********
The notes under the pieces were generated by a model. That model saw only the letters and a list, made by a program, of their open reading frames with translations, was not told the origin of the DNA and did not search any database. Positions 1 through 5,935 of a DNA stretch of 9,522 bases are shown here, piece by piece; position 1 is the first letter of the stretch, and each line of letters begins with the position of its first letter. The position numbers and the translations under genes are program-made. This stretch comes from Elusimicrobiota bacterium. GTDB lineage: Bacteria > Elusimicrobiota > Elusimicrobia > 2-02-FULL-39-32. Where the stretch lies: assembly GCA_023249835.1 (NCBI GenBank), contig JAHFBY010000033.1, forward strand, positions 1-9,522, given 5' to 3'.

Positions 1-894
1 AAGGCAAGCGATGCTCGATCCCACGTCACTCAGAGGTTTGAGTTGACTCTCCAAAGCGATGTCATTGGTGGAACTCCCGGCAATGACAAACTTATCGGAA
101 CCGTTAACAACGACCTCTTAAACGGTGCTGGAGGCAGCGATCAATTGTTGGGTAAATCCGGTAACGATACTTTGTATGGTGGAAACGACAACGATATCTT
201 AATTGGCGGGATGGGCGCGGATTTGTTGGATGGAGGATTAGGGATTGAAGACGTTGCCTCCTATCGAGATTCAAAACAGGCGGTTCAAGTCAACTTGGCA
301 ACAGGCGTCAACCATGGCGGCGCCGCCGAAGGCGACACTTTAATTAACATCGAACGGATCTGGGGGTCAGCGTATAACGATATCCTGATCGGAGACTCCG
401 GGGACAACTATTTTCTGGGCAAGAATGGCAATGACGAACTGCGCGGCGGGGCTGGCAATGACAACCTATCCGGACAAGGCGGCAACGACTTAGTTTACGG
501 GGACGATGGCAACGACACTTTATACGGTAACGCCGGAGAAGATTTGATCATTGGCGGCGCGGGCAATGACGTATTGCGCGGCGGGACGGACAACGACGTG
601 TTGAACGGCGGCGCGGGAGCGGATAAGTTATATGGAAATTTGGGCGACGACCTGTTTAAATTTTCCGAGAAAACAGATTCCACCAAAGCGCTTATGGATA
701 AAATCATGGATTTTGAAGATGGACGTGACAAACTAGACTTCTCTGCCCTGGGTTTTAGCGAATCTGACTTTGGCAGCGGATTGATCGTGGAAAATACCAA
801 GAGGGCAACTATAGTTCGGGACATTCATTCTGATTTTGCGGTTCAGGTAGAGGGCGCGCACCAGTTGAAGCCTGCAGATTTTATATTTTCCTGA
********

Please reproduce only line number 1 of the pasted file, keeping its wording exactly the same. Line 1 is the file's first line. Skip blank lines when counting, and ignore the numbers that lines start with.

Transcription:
The notes under the pieces were generated by a model. That model saw only the letters and a list, made by a program, of their open reading frames with translations, was not told the origin of the DNA and did not search any database. Positions 1 through 5,935 of a DNA stretch of 9,522 bases are shown here, piece by piece; position 1 is the first letter of the stretch, and each line of letters begins with the position of its first letter. The position numbers and the translations under genes are program-made. This stretch comes from Elusimicrobiota bacterium. GTDB lineage: Bacteria > Elusimicrobiota > Elusimicrobia > 2-02-FULL-39-32. Where the stretch lies: assembly GCA_023249835.1 (NCBI GenBank), contig JAHFBY010000033.1, forward strand, positions 1-9,522, given 5' to 3'.